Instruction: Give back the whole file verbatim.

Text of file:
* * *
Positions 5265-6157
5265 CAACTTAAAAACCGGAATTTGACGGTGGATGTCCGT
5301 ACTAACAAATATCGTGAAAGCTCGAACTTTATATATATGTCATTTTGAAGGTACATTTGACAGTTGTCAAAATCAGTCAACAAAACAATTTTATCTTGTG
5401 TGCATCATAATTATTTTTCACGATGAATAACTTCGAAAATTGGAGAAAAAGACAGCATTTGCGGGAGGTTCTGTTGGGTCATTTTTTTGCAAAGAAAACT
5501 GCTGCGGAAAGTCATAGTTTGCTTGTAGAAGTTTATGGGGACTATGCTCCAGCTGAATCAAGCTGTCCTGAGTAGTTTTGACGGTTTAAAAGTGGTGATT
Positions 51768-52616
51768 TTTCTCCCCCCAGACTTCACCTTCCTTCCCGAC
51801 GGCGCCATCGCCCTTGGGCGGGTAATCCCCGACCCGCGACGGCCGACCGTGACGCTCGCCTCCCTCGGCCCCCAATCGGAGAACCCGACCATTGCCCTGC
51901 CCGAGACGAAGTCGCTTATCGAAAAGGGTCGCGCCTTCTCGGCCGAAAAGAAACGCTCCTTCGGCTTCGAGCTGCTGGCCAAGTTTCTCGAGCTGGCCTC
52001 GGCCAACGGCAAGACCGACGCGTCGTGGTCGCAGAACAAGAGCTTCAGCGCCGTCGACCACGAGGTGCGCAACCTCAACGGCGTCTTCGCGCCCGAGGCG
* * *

Positions 5265-6157
5265 CAACTTAAAAACCGGAATTTGACGGTGGATGTCCGT
5301 ACTAACAAATATCGTGAAAGCTCGAACTTTATATATATGTCATTTTGAAGGTACATTTGACAGTTGTCAAAATCAGTCAACAAAACAATTTTATCTTGTG
5401 TGCATCATAATTATTTTTCACGATGAATAACTTCGAAAATTGGAGAAAAAGACAGCATTTGCGGGAGGTTCTGTTGGGTCATTTTTTTGCAAAGAAAACT
5501 GCTGCGGAAAGTCATAGTTTGCTTGTAGAAGTTTATGGGGACTATGCTCCAGCTGAATCAAGCTGTCCTGAGTAGTTTTGACGGTTTAAAAGTGGTGATT
Positions 51768-52616
51768 TTTCTCCCCCCAGACTTCACCTTCCTTCCCGAC
51801 GGCGCCATCGCCCTTGGGCGGGTAATCCCCGACCCGCGACGGCCGACCGTGACGCTCGCCTCCCTCGGCCCCCAATCGGAGAACCCGACCATTGCCCTGC
51901 CCGAGACGAAGTCGCTTATCGAAAAGGGTCGCGCCTTCTCGGCCGAAAAGAAACGCTCCTTCGGCTTCGAGCTGCTGGCCAAGTTTCTCGAGCTGGCCTC
52001 GGCCAACGGCAAGACCGACGCGTCGTGGTCGCAGAACAAGAGCTTCAGCGCCGTCGACCACGAGGTGCGCAACCTCAACGGCGTCTTCGCGCCCGAGGCG